Left attacking midfield: Philippe Coutinho (Brazil)
Brazil may have exited the tournament earlier than expected in the quarter-finals, but Philippe Coutinho still walked away as perhaps the second best midfielder in Russia.
You suspect next season could be a defining one in confirming the Barcelona playmaker’s status as one of the game’s best, and he sounded notice with two goals and two assists as he outshone Neymar as Brazil’s best player.
Right forward: Kylian Mbappe (France)
With four goals in his first World Cup at 19 years old – only Pele can beat those numbers – Kylian Mbappe suggested he is ready to soon take the mantle from Lionel Messi and Cristiano Ronaldo as best player in the world.
Paris Saint-Germain will do well to hold onto the striker, who ran defences ragged in Russia with his electric pace and lethal finishing.
Striker: Harry Kane (England)
Things didn’t pan out for the Three Lions in the end, but Harry Kane still wound up with Golden Boot as the tournament’s top striker.
The England captain scored six goals in all, including a hat-trick against Panama, taking his overall tally to 19 goals from 30 caps. At 24, Tottenham’s Kane is well-placed to break Wayne Rooney’s record of 53 goals for England.
Left forward: Eden Hazard (Belgium)
This was the crowning moment of Eden Hazard’s international career, with three goals and two assists.
The 27-year-old looks primed to be the man to replace Cristiano Ronaldo at Real Madrid, following six years at Chelsea.
Hugo Lloris looked nailed on to get the nod until he did a Hugo Lloris in the final and committed a characteristic howler for France that could have potentially sparked a Croatia comeback.
Luckily France were still 4-2 ahead when Lloris tried to do a Cruyff turn yards from his goal line on Mario Mandzukic, who gladly poked the ball into the net, but it still soured his tournament after three clean sheets.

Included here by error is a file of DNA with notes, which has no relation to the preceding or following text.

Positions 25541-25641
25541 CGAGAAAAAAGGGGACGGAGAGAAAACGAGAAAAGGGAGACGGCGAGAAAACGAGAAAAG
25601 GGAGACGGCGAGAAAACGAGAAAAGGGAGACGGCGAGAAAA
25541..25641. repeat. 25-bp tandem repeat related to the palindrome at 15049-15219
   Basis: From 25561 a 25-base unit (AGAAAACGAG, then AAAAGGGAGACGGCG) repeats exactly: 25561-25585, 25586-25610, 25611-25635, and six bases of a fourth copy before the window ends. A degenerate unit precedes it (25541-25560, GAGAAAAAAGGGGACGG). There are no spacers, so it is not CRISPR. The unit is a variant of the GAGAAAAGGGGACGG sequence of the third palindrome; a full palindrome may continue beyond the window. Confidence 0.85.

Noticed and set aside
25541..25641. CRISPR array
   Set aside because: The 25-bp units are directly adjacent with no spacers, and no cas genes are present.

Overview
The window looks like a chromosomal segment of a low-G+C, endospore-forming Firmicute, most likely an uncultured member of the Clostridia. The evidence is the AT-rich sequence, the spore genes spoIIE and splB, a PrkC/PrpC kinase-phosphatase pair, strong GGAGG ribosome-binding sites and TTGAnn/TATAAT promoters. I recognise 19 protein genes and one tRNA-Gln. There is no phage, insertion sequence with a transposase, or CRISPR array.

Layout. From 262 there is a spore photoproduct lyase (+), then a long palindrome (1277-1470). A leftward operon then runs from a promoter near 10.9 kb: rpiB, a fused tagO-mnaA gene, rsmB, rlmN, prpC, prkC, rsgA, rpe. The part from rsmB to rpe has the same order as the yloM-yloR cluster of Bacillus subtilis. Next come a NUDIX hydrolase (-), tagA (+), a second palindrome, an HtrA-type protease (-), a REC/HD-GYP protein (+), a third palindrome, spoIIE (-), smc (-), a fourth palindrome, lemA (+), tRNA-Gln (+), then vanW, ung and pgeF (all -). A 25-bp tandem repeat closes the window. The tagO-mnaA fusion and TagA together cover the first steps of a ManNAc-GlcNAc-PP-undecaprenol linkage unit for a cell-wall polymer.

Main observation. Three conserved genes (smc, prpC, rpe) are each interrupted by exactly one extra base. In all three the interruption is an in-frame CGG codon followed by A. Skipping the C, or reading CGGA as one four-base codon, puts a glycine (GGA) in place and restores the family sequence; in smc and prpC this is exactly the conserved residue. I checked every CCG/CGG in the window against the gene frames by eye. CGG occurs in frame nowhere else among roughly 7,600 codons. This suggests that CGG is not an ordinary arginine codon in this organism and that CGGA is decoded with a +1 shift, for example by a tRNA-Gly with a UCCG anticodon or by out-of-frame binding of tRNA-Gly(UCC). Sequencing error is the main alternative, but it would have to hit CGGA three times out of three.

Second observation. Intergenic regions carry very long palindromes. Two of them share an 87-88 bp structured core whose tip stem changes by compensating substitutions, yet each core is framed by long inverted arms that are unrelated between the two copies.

Samuel Umtiti could easily have been picked for the best 11. He had three clean sheets and scored the winner for France against Belgium in the semi-finals, adding a bit of silk to Varane’s steel.
PSG star Thiago Silva was an uncompromising presence at the back for Brazil, with three clean sheets until their defeat by Belgium.
Andreas Granqvist may be an unheralded name but the veteran 33-year-old captained Sweden with aplomb, helping them to three clean sheets, and scored a couple of crucial penalties along the way.
It wasn’t much of a tournament for midfielders, but Paul Pogba perhaps silenced a few of his many doubters with some composed performances for France in the knockout stages, including a goal in the final.
Jesse Lingard was an ever present for England, apart from when Southgate rested players in the games against Belgium, and repaid that faith with a goal and a couple of assists during some bustling displays.
Ivan Rakitic helped his mate Modric keep things ticking along in midfield for Croatia, and grabbed a goal for himself against Argentina.
Antoine Griezmann kept things ticking over for France with three goals from the penalty spot and a lucky long-range goal against Uruguay. Wasn’t at his spectacular best but didn’t need to be.
Romelu Lukaku received his usual criticism of being a flat track bully, after failing to add to his four goals against Panama and Tunisia, but the other aspects of his game such as his raw pace and power were on full display in Belgium’s wins over Japan and Brazil.
Another who is unlucky to miss out on the bets 11, Ivan Perisic showed just why Jose Mourinho was desperate to sign him for Manchester United last season, with three goals including a screamer in the final.